However, the international community  should take  cognizance of this Indian belligerency. The paradigm shift in Pakistan’s foreign policy is for all to see. In spite of malicious propaganda, Pakistan has exercised restraint and has kept the option of talks open. Pakistan’s foreign policy thrust is now driven by connectivity because of its commitment to CPEC. Pakistan is actively looking for functional relations with all its neighbors including India. Pakistan is also aware of Chinese desire to make India part of CPEC. India is the only country in South Asia that is not a part of the corridor. Now that Saudi Arabia has also become an investment partner in CPEC, its thrust is more powerful and sustainability is assured. Pakistan is ready and inclined towards high level strategic accommodation with India to improve the relations. 
But more importantly, Pakistan-India relations are not a bilateral issue, besides Kashmir they are intrinsically linked to peace in Afghanistan. The Indian Chief’s reference of inflicting pain on Pakistan is an extremely loaded comment. It’s almost an admission of India using strategic space it has gained in Afghanistan against Pakistan. Threats and intimidation tactics are extremely counterproductive for regional peace and peace in Afghanistan itself.
A smooth Pak-Afghan relationship is also linked to normalization of relations with New Delhi. The Indian belligerence on Western front, its support to non-state actors in Balochistan and Afghanistan are impediments to Afghan peace process. Afghanistan is hostage to India-Pakistan rivalry due to India. Journalist and author Steve Coll, whose latest book Directorate S: The CIA and America’s Secret Wars in Afghanistan and Pakistan, offers a detailed behind-the-scene look at the protracted Afghan conflict, claims that there has been a proxy war developing between India and Pakistan in recent years.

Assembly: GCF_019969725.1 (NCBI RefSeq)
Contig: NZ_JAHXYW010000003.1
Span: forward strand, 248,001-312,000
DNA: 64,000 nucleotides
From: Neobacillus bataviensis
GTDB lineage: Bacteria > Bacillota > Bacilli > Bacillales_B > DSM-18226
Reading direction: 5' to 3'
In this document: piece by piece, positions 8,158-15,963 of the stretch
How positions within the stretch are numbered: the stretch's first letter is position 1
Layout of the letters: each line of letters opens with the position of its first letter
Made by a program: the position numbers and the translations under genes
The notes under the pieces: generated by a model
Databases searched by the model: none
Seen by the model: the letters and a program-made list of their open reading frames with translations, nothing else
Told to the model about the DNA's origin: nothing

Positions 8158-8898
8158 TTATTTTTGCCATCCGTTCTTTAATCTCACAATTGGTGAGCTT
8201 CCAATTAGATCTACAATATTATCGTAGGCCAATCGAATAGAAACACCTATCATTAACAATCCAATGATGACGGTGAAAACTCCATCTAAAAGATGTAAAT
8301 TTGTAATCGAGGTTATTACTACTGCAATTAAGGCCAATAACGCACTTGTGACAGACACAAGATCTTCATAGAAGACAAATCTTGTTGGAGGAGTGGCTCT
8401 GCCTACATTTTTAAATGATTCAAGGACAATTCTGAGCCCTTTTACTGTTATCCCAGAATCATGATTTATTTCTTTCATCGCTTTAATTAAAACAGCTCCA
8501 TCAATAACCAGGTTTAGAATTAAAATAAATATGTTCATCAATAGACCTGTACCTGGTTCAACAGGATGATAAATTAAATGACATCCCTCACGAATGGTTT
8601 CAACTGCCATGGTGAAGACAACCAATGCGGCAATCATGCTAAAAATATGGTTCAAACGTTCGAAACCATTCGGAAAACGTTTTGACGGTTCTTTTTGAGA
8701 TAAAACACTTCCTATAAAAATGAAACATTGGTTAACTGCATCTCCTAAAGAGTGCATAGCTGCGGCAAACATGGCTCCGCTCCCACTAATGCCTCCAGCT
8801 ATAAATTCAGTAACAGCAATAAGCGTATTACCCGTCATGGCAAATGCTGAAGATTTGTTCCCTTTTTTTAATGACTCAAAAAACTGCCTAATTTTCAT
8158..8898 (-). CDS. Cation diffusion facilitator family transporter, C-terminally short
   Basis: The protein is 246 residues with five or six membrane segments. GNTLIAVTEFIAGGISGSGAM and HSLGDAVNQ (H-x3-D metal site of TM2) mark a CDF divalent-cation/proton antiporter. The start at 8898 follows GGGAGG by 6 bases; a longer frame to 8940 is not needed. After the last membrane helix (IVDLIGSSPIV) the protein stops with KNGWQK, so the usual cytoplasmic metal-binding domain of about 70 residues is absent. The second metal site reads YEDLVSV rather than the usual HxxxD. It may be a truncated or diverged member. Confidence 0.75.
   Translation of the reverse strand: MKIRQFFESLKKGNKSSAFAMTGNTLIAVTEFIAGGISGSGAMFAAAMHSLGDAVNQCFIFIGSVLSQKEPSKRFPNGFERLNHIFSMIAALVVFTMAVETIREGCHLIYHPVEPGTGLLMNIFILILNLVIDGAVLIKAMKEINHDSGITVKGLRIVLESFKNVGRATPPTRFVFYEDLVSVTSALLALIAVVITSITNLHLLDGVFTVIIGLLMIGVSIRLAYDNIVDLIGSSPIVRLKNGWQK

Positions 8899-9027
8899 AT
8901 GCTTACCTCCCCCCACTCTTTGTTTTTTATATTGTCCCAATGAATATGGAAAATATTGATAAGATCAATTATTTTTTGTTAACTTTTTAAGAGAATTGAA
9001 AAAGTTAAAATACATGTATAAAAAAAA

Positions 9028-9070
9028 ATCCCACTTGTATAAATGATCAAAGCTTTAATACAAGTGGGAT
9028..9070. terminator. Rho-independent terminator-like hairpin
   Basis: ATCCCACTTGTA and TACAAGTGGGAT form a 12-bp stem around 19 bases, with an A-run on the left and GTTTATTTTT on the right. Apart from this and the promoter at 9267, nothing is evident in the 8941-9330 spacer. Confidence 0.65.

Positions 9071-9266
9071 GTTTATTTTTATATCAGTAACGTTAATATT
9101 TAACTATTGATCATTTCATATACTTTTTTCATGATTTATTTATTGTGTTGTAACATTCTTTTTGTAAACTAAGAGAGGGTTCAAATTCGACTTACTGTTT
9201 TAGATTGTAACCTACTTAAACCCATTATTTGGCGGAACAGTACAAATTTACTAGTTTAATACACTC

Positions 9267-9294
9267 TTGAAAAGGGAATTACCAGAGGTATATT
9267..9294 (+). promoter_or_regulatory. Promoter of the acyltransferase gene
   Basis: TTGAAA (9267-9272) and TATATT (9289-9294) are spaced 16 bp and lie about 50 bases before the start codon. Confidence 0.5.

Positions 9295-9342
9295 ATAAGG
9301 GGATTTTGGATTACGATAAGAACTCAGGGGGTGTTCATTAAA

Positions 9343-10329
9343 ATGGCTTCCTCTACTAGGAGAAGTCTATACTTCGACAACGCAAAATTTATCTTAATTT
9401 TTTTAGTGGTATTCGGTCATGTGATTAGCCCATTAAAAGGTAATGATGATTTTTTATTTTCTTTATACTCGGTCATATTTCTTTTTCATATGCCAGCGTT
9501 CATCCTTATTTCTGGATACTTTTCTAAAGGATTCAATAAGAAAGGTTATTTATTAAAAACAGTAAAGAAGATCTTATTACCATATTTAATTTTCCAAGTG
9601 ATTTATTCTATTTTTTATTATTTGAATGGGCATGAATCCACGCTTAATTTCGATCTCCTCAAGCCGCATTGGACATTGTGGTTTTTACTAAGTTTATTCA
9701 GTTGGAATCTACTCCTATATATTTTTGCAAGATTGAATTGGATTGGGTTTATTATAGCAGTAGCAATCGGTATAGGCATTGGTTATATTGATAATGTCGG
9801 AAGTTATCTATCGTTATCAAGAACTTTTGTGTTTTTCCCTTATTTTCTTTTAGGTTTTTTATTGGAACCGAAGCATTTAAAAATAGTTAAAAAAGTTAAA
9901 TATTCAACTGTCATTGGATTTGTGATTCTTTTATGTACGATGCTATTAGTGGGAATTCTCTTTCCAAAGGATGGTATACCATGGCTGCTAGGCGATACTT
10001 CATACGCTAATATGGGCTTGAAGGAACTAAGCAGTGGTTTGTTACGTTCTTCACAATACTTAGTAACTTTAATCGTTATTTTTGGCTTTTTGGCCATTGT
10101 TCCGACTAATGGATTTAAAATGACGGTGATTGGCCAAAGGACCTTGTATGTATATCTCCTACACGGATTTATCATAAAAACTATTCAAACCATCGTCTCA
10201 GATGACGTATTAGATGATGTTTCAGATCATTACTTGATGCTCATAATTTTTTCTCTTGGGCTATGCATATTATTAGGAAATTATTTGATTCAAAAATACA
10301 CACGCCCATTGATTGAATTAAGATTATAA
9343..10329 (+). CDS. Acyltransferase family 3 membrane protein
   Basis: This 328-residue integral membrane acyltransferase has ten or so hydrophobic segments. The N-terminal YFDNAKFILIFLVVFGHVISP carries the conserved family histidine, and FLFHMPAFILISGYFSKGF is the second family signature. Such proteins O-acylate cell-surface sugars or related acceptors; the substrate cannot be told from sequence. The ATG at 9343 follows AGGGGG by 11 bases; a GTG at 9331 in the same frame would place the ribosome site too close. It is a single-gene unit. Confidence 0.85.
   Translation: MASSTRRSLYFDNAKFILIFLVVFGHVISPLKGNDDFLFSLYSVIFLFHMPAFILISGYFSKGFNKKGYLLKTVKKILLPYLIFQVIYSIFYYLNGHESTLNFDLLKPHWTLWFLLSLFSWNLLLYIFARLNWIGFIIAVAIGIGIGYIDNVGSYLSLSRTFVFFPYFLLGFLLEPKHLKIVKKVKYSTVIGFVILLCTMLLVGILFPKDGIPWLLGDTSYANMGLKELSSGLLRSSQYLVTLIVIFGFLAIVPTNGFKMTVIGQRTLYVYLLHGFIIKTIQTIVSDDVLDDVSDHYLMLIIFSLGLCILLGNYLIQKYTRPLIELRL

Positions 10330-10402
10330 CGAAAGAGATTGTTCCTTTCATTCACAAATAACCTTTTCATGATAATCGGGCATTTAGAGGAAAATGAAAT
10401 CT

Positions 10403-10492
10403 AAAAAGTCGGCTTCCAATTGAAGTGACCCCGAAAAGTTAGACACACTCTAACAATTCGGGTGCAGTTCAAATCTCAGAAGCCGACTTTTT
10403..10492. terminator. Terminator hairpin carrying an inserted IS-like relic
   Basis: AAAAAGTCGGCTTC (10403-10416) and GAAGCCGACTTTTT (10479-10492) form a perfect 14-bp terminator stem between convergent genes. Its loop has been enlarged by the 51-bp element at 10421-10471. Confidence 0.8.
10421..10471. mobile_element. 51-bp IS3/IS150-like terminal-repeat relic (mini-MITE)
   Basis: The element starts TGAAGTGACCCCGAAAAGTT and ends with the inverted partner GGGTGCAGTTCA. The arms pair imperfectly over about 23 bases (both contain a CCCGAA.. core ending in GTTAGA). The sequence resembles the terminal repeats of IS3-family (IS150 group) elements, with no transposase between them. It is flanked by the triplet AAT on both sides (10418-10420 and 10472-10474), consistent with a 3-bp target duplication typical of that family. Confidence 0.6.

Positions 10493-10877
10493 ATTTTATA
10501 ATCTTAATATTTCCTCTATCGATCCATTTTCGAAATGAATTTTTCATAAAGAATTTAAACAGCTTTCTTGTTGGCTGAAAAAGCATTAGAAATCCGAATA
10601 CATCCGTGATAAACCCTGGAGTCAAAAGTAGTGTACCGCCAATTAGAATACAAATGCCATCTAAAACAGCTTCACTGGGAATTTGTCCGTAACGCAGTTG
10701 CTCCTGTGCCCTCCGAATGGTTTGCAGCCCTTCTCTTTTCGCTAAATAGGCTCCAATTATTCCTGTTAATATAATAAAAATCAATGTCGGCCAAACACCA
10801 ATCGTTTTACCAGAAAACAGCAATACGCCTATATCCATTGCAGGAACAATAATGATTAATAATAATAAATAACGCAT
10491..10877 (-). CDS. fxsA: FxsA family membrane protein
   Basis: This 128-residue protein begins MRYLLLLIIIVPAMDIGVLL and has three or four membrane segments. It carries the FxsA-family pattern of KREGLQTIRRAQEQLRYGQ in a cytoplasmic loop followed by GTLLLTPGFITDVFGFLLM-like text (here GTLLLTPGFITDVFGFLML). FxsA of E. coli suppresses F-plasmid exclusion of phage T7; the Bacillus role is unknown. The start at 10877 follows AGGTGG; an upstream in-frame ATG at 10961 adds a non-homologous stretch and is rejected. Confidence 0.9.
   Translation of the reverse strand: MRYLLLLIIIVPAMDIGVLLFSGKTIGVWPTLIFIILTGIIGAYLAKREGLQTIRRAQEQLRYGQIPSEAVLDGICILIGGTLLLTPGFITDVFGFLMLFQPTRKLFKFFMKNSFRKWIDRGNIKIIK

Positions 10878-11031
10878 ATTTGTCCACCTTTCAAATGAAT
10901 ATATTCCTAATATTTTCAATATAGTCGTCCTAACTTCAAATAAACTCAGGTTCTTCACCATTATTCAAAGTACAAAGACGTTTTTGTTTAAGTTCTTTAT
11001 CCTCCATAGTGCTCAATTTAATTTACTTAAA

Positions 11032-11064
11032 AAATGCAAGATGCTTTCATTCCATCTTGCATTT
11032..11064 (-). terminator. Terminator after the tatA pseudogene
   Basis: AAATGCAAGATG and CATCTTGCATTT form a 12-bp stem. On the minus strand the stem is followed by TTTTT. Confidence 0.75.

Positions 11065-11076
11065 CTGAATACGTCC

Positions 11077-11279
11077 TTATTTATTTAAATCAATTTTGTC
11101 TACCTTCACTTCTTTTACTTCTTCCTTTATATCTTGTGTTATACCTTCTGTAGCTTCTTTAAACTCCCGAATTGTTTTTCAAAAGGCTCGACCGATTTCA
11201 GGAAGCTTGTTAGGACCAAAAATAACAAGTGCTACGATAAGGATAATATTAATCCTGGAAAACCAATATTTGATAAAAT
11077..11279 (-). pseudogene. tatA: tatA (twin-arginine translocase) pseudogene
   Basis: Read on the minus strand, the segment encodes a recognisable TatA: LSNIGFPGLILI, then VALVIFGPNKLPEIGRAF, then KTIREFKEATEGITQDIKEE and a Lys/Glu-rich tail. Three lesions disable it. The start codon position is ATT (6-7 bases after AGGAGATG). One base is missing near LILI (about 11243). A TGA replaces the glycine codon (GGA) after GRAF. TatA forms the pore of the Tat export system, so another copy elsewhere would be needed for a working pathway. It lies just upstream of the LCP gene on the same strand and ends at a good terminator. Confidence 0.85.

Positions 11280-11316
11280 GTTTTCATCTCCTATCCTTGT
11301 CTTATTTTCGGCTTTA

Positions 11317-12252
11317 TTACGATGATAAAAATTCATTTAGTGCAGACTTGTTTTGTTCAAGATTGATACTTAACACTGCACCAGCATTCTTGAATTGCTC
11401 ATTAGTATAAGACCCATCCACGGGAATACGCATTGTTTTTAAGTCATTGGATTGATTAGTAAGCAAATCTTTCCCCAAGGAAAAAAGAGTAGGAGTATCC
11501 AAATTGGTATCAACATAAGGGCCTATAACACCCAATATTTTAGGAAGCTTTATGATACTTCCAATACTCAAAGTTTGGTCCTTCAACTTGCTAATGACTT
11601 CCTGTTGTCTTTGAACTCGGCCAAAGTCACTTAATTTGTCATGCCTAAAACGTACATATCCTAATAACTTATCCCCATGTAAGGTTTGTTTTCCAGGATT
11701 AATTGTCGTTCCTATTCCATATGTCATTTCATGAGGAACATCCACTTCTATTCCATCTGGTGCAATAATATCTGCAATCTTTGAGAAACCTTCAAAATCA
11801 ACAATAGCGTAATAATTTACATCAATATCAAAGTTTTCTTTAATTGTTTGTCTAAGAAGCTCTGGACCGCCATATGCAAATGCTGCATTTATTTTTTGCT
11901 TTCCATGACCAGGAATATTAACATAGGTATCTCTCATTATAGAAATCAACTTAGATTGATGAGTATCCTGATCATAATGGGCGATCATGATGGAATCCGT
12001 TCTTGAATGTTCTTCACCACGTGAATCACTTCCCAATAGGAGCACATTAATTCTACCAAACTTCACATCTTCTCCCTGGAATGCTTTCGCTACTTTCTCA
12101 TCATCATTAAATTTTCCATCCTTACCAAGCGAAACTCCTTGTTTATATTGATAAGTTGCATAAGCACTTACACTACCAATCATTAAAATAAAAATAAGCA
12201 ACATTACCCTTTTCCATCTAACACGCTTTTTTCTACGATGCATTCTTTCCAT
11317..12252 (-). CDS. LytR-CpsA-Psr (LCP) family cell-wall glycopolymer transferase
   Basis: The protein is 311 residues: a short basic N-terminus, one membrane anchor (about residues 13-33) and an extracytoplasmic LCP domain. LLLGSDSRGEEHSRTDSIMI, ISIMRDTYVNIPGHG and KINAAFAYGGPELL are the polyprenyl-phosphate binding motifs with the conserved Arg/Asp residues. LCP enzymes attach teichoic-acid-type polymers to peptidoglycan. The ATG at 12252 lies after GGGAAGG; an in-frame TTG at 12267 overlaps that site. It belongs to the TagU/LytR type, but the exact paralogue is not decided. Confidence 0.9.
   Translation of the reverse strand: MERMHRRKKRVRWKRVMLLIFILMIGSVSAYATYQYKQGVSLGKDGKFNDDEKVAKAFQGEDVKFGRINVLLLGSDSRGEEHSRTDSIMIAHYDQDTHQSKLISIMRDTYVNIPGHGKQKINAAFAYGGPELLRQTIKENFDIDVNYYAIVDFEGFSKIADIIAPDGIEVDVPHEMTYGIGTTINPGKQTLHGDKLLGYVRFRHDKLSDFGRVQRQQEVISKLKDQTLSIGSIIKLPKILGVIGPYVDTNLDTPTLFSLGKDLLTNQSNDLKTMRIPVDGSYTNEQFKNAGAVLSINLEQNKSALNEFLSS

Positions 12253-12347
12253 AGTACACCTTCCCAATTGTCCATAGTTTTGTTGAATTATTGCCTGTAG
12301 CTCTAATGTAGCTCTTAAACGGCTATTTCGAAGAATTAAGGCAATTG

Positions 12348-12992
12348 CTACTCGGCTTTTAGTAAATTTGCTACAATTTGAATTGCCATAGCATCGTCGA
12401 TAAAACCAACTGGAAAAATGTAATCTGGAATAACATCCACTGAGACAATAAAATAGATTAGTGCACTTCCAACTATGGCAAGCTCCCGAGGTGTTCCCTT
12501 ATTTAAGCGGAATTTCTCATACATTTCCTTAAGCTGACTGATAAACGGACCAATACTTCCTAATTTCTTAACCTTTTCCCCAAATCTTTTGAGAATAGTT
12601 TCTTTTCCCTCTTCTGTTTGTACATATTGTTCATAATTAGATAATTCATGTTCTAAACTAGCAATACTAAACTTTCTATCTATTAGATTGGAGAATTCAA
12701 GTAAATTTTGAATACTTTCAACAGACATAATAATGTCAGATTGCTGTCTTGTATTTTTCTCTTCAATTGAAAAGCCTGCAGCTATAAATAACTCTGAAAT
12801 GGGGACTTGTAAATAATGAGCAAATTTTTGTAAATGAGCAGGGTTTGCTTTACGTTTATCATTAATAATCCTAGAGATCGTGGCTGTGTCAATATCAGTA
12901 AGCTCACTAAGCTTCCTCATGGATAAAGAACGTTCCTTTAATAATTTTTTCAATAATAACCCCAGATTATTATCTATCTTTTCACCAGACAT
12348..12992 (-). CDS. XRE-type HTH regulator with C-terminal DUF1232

“Both sides are trying to use the same proxy violence strategies against one another,” Coll claimed. “It only reinforces the belief among Pakistani high command they need pursue on their border region as a kind of forward defense against what they perceive to be long-term Indian intentions.” Ashley Tellis, senior fellow at Carnegie Endowment for International Peace said, “Afghanistan has become the arena where that struggle for influence is being manifested most clearly.”
The international community has to do more than just comment on these developments. The lack of reciprocity from the Indian side for initiation of a dialogue process itself, the politics of threatening Pakistan, and using its influence in western capitals to constantly pressurize Pakistan are the contributing factors in making peace elusive in Afghanistan. 
Further on, the post-truth politics of India is acquiring a dangerous dimension, the whole drama of surgical strikes enacted two years ago on September 29, 2016, whose validity was questioned by Indian lawmakers themselves, but was celebrated in the universities and colleges across India, as “Surgical Strike Day” on the instructions of the Indian government. Narendra Modi’s government chooses to celebrate a lie and marks it as a highlight of its muscular policy towards Pakistan, further convincing that India cannot be serious about any peace initiative to begin with. It’s an unfortunate state of affairs and a sad commentary on the prospects of peace, prosperity and progress in South Asia.


The writer is the Associate Dean and an Associate Professor, Social Sciences and Liberal Arts at IBA, Karachi.
E-mail: [email protected]